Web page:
A golden eagle with a porcupine quill in its face, captured in October 2005 at Raptor View Research Institute. Of 345 captured eagles, only two had quills.

A golden eagle with a porcupine quill in its face, captured in October 2005 at Raptor View Research Institute. Of 345 captured eagles, only two had quills.

Vincent A. Slabe/Raptor View Research Institute

Eagle versus porcupine: Camera snaps a painful face-off

In March of last year, a motion-sensor camera caught a young golden eagle uneasily eyeing a porcupine that had wandered into its vicinity in Tuscarora State Forest near Harrisburg, Pennsylvania. A little more than a week later, the camera snapped the bird again—only this time, it had four quills sticking out from around its eyes and mouth, researchers report in a new study.

The photos provide a window into a type of wildlife interaction we rarely get to see, says Robert Murphy, a wildlife biologist at the U.S. Fish and Wildlife Service in Albuquerque, New Mexico. “It probably happens more than you think.”

For years, researchers led by Todd Katzner, a wildlife biologist with the U.S. Geological Survey in Boise, have been developing a network of camera sites that stretches from Maine to Alabama and Florida to study golden eagles in the wild. Each winter, they pile roadkill, mostly white-tailed deer, at the sites to lure the birds and other predators and scavengers to the cameras.

A golden eagle with four porcupine quills in its face, captured on a trail camera in March 2014 at Tuscarora State Forest as part of the Appalachian Eagles monitoring program.

A golden eagle with four porcupine quills in its face, captured on a trail camera in March 2014 at Tuscarora State Forest as part of the Appalachian Eagles monitoring program.

Steven Shaffer/Pennsylvania Department of Conservation and Natural Resources

Katzner has studied birds of prey from Kazakhstan to Idaho, but he started his career looking at prey, researching pygmy rabbits in Wyoming for his master’s degree. The carnage, however, was too much for him. “When you study rabbits, everybody dies,” he says. ”It’s a little depressing to study prey species like that.”

Katzner has tracked golden eagles in eastern North America for nearly a decade now, but when he saw the photos of the quilled eagle, he was floored. “It was the first time I had reason to believe birds and porcupines interact,” he says. “We wanted to know if others had noticed the same thing.”

The scientists combed through several databases of scientific articles, searching for the word “porcupine” and compiling articles that mentioned avian-porcupine interactions. In 17 studies, dating from 1909 to 2009, they found reports of at least nine bird species that had known the pain of the rodent’s hostile quills, the researchers report in the current issue of The Wilson Journal of Ornithology.

Included in the list were other golden eagles, a bald eagle, a peregrine falcon, a few great horned owls, several hawks, and even a ruffed grouse. In seven cases, the spines proved fatal or nearly so. One badly injured great horned owl was put down. The grouse, which had taken eight spines in the breast, healed. In six cases, however, the researchers were left to wonder what had happened to the bird, including their own. The eagle—not quite a year old at the time—probably perished from infection, the scientists say.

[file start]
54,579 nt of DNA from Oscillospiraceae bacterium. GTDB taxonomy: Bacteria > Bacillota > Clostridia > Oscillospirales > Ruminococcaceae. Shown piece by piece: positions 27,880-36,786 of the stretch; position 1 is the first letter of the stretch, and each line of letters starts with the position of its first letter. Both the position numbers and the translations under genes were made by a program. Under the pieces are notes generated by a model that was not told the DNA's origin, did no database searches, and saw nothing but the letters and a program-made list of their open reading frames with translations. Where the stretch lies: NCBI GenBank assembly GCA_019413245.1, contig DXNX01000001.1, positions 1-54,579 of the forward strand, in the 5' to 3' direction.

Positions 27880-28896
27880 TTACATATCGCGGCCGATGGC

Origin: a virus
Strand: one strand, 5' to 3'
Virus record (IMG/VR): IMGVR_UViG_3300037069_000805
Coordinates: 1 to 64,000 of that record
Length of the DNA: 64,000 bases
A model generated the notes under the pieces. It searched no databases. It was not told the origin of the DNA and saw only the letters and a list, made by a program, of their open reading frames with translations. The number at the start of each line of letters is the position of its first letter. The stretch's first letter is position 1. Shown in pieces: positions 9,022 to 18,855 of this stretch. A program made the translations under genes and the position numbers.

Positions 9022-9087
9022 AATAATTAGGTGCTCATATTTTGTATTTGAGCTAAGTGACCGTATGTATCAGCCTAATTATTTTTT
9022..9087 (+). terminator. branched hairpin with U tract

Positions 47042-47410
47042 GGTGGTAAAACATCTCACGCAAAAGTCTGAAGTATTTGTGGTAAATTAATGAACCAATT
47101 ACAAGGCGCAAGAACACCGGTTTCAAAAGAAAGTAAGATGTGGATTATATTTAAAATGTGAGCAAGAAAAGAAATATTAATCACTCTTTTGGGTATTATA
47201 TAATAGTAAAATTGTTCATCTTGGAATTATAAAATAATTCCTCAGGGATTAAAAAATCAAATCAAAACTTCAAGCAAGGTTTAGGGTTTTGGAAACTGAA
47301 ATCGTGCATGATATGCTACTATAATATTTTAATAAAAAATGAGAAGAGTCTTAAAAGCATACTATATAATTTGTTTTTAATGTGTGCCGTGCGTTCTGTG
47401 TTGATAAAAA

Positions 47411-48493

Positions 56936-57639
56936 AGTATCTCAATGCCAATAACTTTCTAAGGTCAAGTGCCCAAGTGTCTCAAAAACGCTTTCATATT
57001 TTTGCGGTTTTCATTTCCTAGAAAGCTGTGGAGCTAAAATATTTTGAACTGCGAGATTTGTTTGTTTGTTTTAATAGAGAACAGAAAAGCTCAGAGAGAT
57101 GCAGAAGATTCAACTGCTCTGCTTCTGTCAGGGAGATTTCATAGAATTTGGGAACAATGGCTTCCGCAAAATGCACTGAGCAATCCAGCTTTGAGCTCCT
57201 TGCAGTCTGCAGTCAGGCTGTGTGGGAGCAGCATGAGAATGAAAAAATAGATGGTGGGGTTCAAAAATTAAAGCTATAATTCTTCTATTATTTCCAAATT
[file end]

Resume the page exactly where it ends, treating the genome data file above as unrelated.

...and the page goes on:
The situation, however, may not always be that dire, points out Uldis Roze, a professor emeritus at Queens College at the City University of New York, who was not involved in the study but who has spent decades studying North American porcupines. Once, at the beginning of his career, he was whacked by the tail of a porcupine he had pursued up a tree in the Catskill Mountains. One of the spines disappeared completely into his upper right arm. By the time he had driven home, in agonizing pain, to New York City, he could feel the quill moving in his body. Because quills have barbs on their tips, they wiggle in as muscles contract around them.

Several days later, the quill emerged on its own from Roze’s lower arm, without any sign of infection. That experience left him wondering if quills could contain antibiotics. He published subsequent research documenting that they are, in fact, covered in a greasy coating made of free fatty acids that serve as an antibiotic, likely to protect porcupines from their own misadventures, like a misplaced foot on an unsteady tree branch.

Yet quills are quills, and many animals are content to let porcupines be. With the curious exception of the grouse, the bird species that had tangled with porcupines in these cases were predators or scavengers—and likely hungry enough to take their chances, the researchers assume.

Golden eagles, the largest eagles in North America, are versatile predators, preying upon small mammals like rabbits and wild piglets and, occasionally, larger ones like deer. In lean times, they will stoop to carrion. Although no one argues that quills are a pressing threat to the eagles, the research does serve as a reminder that sometimes predation can be as dangerous for the hunter as the hunted, the scientists say.

“It certainly had an impact on that bird,” Murphy says.